I think this is what Wright and McCarten were trying to get at with their fictional underground scene, and the juxtaposition in the film with the weakness and half-heartedness of the Conservative Party grandees like Halifax and Chamberlain. The people were better than their political leadership. Certainly the film is dead on that a majority of the Conservative Party was unenthusiastic about Churchill as prime minister, and that his position in his first month in office was highly precarious (though the film carries this too far through a couple of invented details). As I noted in one of my books about Churchill:

[Cabinet secretary] John Colville wrote: “In May 1940 the mere thought of Churchill as Prime Minister sent a cold chill down the spines of the staff working at 10 Downing Street. . . Seldom can a Prime Minister have taken office with the Establishment. . . so dubious of the choice and so prepared to find its doubts justified.” “This is not the last war administration by a long way,” a leading member of Churchill’s own party remarked. Another Tory MP, Peter Eckersley, wrote: “Winston won’t last five months! Opposition from Tories is already beginning.” MP David Kier wrote in his diary a month after Churchill took office: “The more I think of the position, the more uncertain the future of Winston’s present Government is.”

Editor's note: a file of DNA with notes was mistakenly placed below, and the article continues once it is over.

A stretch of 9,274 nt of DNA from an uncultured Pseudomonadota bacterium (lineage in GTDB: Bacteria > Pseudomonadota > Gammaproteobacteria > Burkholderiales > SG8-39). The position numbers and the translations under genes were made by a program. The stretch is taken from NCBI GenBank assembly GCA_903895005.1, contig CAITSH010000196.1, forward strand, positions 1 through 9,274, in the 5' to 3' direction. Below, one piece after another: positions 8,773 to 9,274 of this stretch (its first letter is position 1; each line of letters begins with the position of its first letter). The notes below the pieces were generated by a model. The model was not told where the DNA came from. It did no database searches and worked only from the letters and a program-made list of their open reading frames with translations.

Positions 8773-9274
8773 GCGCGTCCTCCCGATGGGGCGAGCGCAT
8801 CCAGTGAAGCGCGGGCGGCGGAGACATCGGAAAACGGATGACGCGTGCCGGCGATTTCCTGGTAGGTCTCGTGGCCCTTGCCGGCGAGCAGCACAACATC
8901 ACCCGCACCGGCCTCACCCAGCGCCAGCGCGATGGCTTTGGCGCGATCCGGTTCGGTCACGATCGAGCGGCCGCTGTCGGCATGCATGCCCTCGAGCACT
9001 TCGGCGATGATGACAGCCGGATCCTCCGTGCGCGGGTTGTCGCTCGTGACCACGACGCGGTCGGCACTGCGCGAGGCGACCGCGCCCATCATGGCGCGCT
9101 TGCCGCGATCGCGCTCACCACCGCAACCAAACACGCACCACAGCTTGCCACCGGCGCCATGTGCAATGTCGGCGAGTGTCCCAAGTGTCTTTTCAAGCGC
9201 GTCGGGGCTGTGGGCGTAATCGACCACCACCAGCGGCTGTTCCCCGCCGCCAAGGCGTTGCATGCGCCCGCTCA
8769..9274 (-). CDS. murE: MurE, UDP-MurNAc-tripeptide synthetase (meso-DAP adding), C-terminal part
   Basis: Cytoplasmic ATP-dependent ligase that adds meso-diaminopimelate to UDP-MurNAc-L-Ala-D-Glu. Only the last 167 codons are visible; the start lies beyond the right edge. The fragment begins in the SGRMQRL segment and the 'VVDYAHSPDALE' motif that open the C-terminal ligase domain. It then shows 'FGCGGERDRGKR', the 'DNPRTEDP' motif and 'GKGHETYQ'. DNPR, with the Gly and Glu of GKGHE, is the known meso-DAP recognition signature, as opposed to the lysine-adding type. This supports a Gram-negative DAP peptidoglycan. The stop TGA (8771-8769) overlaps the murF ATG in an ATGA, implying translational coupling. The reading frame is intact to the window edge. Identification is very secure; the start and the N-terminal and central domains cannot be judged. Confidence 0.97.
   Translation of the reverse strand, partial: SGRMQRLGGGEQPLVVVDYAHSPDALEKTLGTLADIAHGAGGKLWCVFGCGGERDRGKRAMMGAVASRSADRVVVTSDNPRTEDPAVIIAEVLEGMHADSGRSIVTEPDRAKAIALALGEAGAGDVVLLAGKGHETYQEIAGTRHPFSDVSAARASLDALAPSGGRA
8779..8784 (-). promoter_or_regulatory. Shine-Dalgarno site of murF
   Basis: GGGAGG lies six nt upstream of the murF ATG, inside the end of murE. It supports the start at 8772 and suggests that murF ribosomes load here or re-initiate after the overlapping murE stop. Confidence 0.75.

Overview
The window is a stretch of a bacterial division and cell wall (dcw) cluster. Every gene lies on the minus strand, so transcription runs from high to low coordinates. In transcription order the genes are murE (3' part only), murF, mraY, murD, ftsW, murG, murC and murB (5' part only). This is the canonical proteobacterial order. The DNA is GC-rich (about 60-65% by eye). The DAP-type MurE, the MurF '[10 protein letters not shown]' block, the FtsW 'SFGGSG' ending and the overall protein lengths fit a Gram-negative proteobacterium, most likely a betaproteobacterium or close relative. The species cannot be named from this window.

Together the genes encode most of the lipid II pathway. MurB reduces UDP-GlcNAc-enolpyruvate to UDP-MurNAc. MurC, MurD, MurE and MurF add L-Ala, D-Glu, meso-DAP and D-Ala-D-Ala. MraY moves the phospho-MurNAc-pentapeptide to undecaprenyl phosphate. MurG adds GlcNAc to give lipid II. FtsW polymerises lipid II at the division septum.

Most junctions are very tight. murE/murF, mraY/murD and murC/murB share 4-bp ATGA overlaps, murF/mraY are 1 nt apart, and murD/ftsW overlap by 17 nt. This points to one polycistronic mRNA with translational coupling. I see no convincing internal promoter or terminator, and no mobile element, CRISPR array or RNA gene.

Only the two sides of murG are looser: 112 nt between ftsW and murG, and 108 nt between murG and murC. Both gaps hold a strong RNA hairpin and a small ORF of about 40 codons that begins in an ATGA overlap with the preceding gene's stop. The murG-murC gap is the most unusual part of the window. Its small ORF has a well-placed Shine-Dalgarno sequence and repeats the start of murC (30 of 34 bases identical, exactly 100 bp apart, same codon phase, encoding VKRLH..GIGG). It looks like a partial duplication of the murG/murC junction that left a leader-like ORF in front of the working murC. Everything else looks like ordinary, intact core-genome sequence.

Darkest Hour gets this aspect of the story just right, if not with perfect historical accuracy. The fact that we’ve had a different impression over the decades is party of Churchill’s own making. He mistold the story of that first month in office in his memoirs for a number of reasons (in part so as not to besmirch even more the reputation of many eminent Englishmen). Darkest Hour should prompt a closer look at that key period, and concentrate our minds on the difficulties of political life.

Everyone go see Darkest Hour. Now I can’t wait to see it again.

P.S. I haven’t said anything about Gary Oldman’s performance. If you have five minutes, worth taking in his comments about the unalloyed greatness of Churchill in this conversation with several other A-list actors, such as Tom Hanks (who reveals he knows little about Churchill), James Franco, and Willem DeFoe. You can see the skepticism in their looks when Oldman says the only comparable person to Churchill is Lincoln, and the other British actor in the bunch (who I don’t recognize) is clearly a Churchill critic—but Oldman stomps on him.